Each colonial power had its own style of rule.  The French had a tight grip on its colonies in West Africa and tried to convert Africans to accept French culture through a process of assimilation.  The British went for a less direct rule and delegated power to local leaders.  Portugal and Spain were particularly brutal when it came to ruling their colonies, and Germany was forced to hand over its West African colonies following defeat in WWI.  Calls for independence started well before WWII, but the first West African country to gain independence did not do so until 1957, when Ghana gained its independence from Britain.  Within the next three years, most West African countries would become independent, with some countries leaving their colonizer on better terms than others.  The last West African country to gain independence was Guinea-Bissau; the country had to wait until 1973 before Portugal begrudgingly granted them independence.  Today, former French colonies tend to have closer ties with their colonizer than former non-French colonies (Guinea being the only exception).  Like Africa as a whole, independent West Africa struggled with governance in the wake of independence.  Unstable economies based on cash crops, weak and undeveloped political institutions, and internal conflict along ethnic and religious lines (large Christian-Muslim divide in many West African countries) led to numerous coups and civil wars.  External forces that through money and resources into violent conflict in West Africa during the Cold War, made this era particularly bloody.  The fact that West Africa has failed to establish an integrated economy has only increased the possibility of internal conflict.  For more detailed information on West Africa’s history and conflict check out  https://www.lonelyplanet.com/west-africa/background/history/a/nar/facae734-6770-4bcf-8115-cd0c82879f6b/1333574 or https://www.e-ir.info/2013/03/15/conflicts-in-west-african-states/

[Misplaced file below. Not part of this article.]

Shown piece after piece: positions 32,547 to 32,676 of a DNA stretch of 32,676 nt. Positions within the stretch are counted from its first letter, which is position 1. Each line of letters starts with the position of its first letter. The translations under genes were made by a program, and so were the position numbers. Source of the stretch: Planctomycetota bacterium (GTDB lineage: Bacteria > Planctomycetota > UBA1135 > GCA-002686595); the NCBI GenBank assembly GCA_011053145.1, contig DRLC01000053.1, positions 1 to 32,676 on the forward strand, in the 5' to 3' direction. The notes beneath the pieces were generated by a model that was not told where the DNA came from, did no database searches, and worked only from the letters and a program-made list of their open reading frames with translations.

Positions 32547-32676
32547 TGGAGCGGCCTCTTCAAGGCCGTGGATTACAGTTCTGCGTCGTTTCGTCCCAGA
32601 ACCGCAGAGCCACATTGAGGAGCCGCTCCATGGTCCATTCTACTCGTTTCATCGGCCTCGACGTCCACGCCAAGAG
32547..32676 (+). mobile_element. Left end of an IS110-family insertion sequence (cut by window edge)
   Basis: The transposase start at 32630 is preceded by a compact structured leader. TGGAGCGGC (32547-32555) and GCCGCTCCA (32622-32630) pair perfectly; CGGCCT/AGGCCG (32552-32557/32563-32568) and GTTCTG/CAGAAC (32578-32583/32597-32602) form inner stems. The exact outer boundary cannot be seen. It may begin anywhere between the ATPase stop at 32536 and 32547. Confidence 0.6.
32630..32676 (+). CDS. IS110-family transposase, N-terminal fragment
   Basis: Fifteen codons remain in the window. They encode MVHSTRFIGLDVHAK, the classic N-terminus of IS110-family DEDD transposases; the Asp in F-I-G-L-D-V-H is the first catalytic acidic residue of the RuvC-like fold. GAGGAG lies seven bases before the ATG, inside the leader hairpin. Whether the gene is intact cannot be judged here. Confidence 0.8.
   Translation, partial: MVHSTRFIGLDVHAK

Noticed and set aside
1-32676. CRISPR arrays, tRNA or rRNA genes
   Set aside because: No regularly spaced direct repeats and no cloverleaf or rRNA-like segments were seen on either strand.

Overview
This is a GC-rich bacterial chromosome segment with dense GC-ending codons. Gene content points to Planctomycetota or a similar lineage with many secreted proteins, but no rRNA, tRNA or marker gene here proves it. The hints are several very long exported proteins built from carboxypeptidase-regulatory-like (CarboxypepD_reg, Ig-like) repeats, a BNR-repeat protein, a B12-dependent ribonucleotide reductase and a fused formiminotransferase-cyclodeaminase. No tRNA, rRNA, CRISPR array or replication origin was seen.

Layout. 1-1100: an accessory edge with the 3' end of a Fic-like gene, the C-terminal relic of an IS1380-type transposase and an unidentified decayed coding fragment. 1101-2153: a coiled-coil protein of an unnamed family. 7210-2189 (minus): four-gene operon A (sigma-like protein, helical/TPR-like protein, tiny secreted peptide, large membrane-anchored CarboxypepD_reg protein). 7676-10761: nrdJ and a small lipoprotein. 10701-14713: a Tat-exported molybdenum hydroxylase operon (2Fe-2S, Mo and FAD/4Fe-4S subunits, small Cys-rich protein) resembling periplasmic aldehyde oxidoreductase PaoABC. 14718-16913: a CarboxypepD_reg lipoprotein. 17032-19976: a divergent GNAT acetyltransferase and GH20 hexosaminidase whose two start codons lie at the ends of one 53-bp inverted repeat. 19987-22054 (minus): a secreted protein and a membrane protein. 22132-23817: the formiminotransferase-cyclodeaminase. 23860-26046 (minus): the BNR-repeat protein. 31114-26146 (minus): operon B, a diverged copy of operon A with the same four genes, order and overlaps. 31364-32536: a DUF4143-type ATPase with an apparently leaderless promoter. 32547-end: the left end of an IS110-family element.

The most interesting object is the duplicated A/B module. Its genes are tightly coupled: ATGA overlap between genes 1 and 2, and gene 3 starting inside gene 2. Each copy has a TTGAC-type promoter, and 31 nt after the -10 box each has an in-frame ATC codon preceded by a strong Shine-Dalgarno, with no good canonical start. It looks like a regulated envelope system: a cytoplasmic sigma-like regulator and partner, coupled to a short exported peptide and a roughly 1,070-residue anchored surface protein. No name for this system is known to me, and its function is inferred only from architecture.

West Africa’s diverse land, history, and culture are all important things to consider when studying the regions culinary culture and struggles with food security.  Each West African plate has a story to tell about the region’s climate, colonization, religion, and culture.  A thorough understanding of the region’s background allows us to see food as a story.